A 22-caliber, semi-automatic pistol stolen from a display case at the National Rifle Association's headquarters here was used to kill a Northwest Washington man during a street robbery last November.

Police have charged that Joseph (Joe Joe) Nicks, the 16-year-old Washington youth convicted of the 1976 murder of Washington socialite Gladys Werlick, broke into the NRA last Nov. 23 and stole the gun and seven other weapons. Police said Nicks used the pistol four days later to kill Orlando Gonzales-Angel in a robbery near 17th and T streets NW.

"We reported (the burglary) immediately to the police and gave them full cooperation," said Harlon B. Carter, executive vice president of the NRA, the nation's most vocal opponent of gun control.

Carter declined, however, to say how the NRA felt about one of its weapons being used in a street crime.

"Inasmuch as this matter is pending in the courts, I won't comment any further," Carter said. "I would not want in any way to jeopardize justice."

At a bond hearing on the new murder charges against Nicks, D.C. Police Detective Raymond Harper testified that the pistol used to kill Gonzales-Angel was later pinpointed as one of the weapons that was stolen from the NRA.

Nicks and two other youths have been charged with the burglary at the association's Scott Circle headquarters in which four antique pistols, a flare gun, a .22 caliber rifle, an air pistol and a supply of ammunition were also stolen.

According to testimony, Gonzales-Angel was shot once in the back by Nicks after he refused to hand over money to Nicks and a 19-year-old companion, John Hart. Nicks, who has been charged as an adult, was arrested two days later.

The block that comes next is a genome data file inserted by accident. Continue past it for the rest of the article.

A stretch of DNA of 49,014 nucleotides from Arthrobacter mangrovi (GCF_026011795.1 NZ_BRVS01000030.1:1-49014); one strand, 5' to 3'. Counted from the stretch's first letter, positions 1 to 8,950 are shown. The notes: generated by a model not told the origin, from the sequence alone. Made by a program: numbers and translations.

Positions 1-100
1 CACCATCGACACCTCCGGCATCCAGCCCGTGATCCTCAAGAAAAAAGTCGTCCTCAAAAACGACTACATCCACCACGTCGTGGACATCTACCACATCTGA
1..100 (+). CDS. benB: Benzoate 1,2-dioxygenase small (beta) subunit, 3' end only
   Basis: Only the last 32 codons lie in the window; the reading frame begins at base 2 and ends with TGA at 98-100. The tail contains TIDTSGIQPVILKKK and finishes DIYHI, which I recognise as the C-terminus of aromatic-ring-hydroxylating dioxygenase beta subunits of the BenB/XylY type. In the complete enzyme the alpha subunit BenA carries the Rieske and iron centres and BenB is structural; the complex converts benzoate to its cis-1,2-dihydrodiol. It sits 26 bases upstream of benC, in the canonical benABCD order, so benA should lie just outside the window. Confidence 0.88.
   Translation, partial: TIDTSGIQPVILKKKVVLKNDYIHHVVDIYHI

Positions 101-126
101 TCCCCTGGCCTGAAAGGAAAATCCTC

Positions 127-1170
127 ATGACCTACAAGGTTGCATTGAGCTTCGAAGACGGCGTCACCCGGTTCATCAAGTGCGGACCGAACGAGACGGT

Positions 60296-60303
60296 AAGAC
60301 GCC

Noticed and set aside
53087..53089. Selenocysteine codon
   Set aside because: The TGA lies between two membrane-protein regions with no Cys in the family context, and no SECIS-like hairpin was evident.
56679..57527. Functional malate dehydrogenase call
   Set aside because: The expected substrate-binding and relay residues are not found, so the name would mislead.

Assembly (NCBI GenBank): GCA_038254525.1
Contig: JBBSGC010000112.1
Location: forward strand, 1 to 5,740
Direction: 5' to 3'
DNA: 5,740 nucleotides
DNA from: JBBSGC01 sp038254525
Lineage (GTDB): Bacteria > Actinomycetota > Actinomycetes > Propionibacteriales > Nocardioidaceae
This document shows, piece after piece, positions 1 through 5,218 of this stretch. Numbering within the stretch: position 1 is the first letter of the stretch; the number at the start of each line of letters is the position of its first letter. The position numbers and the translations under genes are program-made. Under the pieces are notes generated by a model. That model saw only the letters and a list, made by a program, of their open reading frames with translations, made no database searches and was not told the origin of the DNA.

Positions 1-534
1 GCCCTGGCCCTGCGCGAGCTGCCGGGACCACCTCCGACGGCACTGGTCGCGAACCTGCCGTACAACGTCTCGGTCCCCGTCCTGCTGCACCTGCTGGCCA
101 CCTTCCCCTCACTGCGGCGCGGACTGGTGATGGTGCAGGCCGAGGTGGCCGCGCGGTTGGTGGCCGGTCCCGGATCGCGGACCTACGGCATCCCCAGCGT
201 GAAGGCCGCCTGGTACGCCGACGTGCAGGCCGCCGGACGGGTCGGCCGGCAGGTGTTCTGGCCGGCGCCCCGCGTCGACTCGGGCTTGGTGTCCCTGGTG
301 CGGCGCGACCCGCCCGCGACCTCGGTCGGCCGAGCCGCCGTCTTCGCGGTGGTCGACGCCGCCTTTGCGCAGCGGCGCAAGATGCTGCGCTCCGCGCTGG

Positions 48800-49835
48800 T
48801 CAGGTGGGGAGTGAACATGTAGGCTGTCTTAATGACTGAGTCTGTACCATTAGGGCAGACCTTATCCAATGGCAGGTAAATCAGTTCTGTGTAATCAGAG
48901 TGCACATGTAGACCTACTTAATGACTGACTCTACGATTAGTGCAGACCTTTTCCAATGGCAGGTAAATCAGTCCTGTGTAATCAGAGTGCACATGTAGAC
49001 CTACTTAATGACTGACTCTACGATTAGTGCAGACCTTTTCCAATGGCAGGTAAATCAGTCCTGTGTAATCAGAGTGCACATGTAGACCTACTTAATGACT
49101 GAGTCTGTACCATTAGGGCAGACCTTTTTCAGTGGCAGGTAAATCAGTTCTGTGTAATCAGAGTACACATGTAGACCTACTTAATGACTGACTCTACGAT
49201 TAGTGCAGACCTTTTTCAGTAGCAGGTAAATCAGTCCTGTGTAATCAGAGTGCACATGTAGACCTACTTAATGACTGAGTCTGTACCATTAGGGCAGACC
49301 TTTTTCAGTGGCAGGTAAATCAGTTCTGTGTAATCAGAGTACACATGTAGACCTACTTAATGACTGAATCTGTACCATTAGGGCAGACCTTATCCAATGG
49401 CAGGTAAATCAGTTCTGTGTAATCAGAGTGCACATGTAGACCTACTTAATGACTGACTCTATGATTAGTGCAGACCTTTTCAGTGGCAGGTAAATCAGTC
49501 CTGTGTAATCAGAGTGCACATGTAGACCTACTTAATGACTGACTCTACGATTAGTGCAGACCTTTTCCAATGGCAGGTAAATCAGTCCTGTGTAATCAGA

Calling the case "an American tragedy," D.C. Supreme Court Judge James Washington on Thursday ordered that Nicks be jailed without bond pending his murder trial. The judge said he agreed with Assistant U.s. Attorney Reggie Walton that Nicks poses a threat to the community and should not be released.

Walton said at a hearing that the youth's mother is a drug addict, his father cannot be located and that his grandmother, who raised him, is no longer able to supervise him.

"Here is a young man running wild in the streets and is capable of committing very dangerous crimes," Washington said.

Nicks, 12 at the time of the Werlich killing, was convicted after he gave police a detailed description of how he and three other youths spent the morning of Jan. 13, 1976, seeking robbery victims.

The youth said that the four assailants had been eating snacks at a McDonald's restaurant and as they left the restaurant spotted "a lady walking down the street by the alley." The youth said that one of his friends tried to snatch Mrs. Werlich's purse and that a second youth knocked her to the ground. Nicks said that he and the fourth boy did not touch the 85-year-old woman.

After his conviction, Nicks served less than two years at Cedar Knoll, a D.C. youth detention facility, and then was released.